Good Friday – 2016
“We had all gone astray like sheep, each following his own way; but the LORD laid upon him the guilt of us all.”
In today’s liturgy we re-live and experience the suffering and death of Jesus who brought us salvation. We followed Jesus on the way of the cross and witnessed the tragic moments of his life. We realized how Jesus identified himself with all human experiences including suffering and death.
But what is most striking about the scene in Gethsemani is not the betrayal of Judas, but the wandering of the other apostles. Only two continued to follow Jesus after his arrest, Peter and John, who the Scriptures call the disciple whom Jesus loved.
They follow Jesus, bound and carried away from the soldiers, at a distance: their faith is wavering. And we know that before the night is over, Peter denies his Lord and Savior three times.
It is only John, the Beloved Disciple, who continues to journey with Jesus. It is John who is beneath the cross with our Blessed Mother Mary. We can be sure that even at the Cross, John, the youngest of the apostles, perhaps in his early twenties at this time, did not understand the death of his Master.
He wept for his Lord but could not fully understand what was taking place there on Calvary. We know that of the apostles, only one did not become a martyr, and that apostle was Saint John. It was he who had been faithful to the Lord’s Cross, who had shared Our Lord’s death not at the end of his life, but near the beginning.
And throughout the rest of his life as an apostle he prayed deeply about this great gift, this great sacrifice that Christ made. Throughout the rest of St. John’s life, as he continued to serve others, his mind turned back, year after year, to that Good Friday and the hill of Calvary, where the love and the glory of God were most clearly revealed.
And through the Eucharist which Christ had given John the power to celebrate for the sake of others, Saint John was able to enter into that scene once again, to return to that day which is today, and to that hill of Calvary.
There is no offering of the sacrifice of the Mass on Good Friday, and yet still we are able to share in the fruits of that sacrifice. As we enter into Holy Communion with Our Lord, let us turn our minds again to the sacrifice of Calvary, and the love in Christ’s Sacred Heart which allowed Him to offer it for our salvation.
It may perhaps sound strange that the day on which Jesus suffered crucifixion is commemorated as “Good Friday”. If it is a “good” day, it must be also a “beautiful” day, because goodness and beauty go hand in hand.
In some languages other than English “Good Friday” is known as “Sorrowful Friday,” emphasizing the tragic aspect of the day. How can a tragic and sorrowful day be at the same time a good and beautiful day? It can be explained only by showing the paradoxical nature of this particular day.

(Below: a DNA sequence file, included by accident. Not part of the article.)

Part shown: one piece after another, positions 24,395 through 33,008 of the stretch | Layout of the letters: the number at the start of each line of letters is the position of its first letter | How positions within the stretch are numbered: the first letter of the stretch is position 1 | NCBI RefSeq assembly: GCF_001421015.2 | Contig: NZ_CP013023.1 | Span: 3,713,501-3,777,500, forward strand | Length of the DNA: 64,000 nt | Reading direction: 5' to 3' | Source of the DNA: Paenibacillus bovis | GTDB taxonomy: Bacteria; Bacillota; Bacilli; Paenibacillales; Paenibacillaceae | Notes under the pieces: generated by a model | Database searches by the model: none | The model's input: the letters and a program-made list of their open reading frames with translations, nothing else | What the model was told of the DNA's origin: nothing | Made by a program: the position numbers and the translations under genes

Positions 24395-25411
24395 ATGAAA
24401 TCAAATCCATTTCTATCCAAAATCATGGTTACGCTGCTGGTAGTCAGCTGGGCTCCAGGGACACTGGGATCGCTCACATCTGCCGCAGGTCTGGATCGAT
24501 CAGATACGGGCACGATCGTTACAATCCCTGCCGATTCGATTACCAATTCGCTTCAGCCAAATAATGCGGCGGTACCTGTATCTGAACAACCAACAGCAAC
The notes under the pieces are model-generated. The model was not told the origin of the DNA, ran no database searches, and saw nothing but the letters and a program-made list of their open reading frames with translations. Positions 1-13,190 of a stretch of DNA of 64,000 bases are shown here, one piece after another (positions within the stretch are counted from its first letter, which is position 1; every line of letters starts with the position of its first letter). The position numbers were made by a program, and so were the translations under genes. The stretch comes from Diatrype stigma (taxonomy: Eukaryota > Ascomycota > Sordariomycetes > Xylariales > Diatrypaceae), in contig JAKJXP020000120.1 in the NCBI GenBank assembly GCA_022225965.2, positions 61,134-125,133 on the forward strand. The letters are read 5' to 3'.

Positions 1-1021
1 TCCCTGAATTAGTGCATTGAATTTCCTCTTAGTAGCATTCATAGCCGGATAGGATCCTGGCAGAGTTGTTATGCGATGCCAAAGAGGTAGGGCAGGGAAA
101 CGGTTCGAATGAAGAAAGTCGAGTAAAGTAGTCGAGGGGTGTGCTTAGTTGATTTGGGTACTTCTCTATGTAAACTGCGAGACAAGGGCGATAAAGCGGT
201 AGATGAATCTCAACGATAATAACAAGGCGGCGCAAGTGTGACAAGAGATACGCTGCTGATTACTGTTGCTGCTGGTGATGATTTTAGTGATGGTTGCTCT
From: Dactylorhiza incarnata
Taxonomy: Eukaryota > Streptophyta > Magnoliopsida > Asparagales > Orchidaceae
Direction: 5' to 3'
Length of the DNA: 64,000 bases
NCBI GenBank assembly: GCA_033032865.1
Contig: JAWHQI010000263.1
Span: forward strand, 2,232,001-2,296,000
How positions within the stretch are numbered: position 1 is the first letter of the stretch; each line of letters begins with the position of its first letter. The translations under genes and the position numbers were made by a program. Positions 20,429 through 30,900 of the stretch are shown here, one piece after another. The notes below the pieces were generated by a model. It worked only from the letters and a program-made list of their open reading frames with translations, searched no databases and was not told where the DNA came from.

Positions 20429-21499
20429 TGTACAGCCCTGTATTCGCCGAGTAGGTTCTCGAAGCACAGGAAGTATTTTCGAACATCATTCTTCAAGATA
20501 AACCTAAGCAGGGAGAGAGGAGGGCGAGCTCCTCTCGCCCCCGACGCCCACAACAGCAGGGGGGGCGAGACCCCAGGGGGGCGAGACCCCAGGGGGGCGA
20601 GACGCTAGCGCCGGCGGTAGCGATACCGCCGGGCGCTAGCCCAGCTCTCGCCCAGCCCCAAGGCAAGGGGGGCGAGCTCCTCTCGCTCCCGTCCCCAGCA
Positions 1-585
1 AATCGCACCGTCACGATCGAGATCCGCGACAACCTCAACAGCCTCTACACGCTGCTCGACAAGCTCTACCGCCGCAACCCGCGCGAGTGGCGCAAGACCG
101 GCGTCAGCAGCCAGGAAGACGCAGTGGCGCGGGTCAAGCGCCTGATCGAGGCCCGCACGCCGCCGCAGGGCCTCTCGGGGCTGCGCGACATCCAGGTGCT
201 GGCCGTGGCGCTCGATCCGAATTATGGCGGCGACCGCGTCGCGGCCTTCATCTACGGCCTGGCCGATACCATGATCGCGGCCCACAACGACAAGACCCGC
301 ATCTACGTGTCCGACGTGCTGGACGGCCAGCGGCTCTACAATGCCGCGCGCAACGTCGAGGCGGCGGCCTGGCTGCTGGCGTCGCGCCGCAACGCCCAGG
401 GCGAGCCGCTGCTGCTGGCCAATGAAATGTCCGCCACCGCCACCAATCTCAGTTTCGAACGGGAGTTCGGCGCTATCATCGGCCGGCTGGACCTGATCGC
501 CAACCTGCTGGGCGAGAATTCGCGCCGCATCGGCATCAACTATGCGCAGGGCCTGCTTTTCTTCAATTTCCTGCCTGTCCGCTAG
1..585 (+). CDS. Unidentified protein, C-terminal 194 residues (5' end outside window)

A paradox has two contrasting faces. It is one and same reality with two different experiences. Both these experiences are true and they cannot be separated from each other like the two sides of a coin.
The Friday which is crucial to our salvation has two faces: one looking backward and the other looking forward. One looks at the suffering and humiliation of death and the other looks at the joy and glorification of resurrection.
Both these aspects together constitute the Pascal Mystery. In order to understand this mystery in its full depth, height and breadth the Church celebrates it in three days of the Pascal “Triduum”. The Pascal mystery is unfolded as a “passage” from death to resurrection, beginning in the evening of the Holy Thursday and ending in the evening of the Easter Sunday.
On “Good Friday” we are the crucial moment of our Pascal experience, at the peak of an awareness, where death and life meet and part at the same moment. It is like the midnight which marks, on the one hand, the end of the night and, on the other, the beginning of the dawn.
It is at this moment that the fullest meaning of the cross of Jesus Christ is revealed. In the cross we find salvation, life and hope. The French have a proverb: Friday is always the best or the worst day of the week. Which it is to be depends, I suppose, on what’s in store for you at the weekend. It is Easter Sunday that makes Good Friday good. It is the end that gives meaning to a story.
The fruit of the cross is eternal life. Let this Good Friday imprint in our hearts the sign of the cross which may always remind us of the challenges of our life in following Jesus Christ faithfully. Amen.